African Women: A Modern History

By Catherine Coquery-Vidrovitch; Beth Gillian Raps | Go to book overview

6
Rural Women and Colonialism

Whatever their prior status, peasant women's fate worsened under colonial rule, which upset the fragile balance between dependence and autonomy in relations between the sexes in work as at all levels of social organization. The imbalance increased for two reasons: the intensification of cash-crop cultivation (peanuts, coffee, cocoa) and the production of surplus foodstuffs (corn, yams, rice) for sale, which took up part of the cycle of subsistence cultivation, and the collection of these latter for sale by foreign companies, which often destroyed preexisting female networks.


The Twentieth-Century Trend: Cash-Cropping for Men, Subsistence for Women

Female overwork was the common trend. During the early colonial period, the cultivation of new crops (peanuts, cotton, cocoa, coffee, etc.) was imposed on men. Men volunteered for this as soon as they realized that they could make a profit from it and thus were the first to benefit from the money-based economy. To women went the task of ensuring all the rest-- growing all the foodstuffs, even more than before. Women also had to help their husbands as needed in keeping up the new plantations. In other words, they worked harder without compensation.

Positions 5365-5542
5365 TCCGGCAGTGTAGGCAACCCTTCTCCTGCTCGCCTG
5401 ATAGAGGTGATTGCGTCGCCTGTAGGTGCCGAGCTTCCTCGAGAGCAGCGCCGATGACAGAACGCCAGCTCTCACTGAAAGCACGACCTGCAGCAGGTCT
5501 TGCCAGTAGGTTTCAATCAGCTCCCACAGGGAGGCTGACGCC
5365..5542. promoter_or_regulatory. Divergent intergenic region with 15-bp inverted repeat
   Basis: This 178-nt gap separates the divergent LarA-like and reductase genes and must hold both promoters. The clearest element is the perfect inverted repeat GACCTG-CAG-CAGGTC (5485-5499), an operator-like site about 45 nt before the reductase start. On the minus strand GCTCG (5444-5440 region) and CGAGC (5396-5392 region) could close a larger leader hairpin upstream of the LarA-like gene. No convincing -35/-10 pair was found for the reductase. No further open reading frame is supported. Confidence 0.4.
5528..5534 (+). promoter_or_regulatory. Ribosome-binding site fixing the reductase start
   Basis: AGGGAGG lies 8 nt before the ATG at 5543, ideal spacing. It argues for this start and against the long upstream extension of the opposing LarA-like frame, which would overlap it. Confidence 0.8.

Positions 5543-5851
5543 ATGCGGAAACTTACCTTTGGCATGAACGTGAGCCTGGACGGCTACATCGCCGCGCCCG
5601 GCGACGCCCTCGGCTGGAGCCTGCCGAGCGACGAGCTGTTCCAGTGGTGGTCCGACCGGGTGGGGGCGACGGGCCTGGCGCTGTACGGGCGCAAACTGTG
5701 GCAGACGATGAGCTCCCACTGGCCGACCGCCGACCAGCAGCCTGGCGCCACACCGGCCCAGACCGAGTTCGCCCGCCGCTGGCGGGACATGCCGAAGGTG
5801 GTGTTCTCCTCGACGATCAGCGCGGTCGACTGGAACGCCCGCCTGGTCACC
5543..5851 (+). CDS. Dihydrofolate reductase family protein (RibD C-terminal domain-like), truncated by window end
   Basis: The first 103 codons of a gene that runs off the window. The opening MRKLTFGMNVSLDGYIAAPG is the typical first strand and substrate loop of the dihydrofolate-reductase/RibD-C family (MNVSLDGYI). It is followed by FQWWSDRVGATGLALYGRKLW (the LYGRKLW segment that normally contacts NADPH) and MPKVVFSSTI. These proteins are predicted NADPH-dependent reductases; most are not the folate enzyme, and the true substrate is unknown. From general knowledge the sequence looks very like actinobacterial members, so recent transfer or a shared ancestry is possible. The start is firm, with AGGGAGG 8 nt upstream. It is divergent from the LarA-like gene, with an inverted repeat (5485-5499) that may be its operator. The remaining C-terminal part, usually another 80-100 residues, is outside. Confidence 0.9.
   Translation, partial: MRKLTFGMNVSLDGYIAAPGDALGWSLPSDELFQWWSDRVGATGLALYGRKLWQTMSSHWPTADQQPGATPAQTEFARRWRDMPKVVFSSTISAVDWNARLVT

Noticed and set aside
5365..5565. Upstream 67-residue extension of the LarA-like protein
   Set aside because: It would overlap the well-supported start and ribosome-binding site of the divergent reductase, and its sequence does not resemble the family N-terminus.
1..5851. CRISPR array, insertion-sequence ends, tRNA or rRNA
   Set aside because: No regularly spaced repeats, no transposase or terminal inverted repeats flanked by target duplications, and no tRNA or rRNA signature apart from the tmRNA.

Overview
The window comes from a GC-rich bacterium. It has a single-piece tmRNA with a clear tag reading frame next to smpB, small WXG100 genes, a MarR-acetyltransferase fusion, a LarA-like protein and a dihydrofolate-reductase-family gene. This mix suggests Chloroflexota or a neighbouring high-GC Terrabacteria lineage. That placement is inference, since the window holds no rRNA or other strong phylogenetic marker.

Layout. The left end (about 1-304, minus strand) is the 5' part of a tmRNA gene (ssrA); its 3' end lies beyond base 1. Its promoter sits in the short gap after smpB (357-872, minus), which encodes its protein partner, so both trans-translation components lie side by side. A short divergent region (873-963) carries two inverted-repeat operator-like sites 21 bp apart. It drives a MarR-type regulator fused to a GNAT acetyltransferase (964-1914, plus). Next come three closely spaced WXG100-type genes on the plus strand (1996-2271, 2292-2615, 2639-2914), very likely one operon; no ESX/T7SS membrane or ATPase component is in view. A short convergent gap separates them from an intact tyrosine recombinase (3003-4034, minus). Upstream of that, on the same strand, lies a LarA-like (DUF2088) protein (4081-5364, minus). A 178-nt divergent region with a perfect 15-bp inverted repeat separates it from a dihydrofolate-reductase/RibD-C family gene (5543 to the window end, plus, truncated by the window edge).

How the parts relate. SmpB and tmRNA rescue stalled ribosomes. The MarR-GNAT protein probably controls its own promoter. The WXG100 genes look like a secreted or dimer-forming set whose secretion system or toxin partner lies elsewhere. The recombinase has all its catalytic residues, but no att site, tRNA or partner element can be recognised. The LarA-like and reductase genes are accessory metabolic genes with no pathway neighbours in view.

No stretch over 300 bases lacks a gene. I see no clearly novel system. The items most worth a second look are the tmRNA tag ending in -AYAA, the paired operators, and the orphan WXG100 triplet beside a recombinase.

Later on, at first in South Africa, where mining began before the end of the nineteenth century, and then between the World Wars in tropical Africa, men went to work on the railroad and in the mines. Women remained in the countryside and found themselves running their families' farms, and their work increased again. Some women were able to profit from this by learning management and even amassing savings that might allow them to win battles

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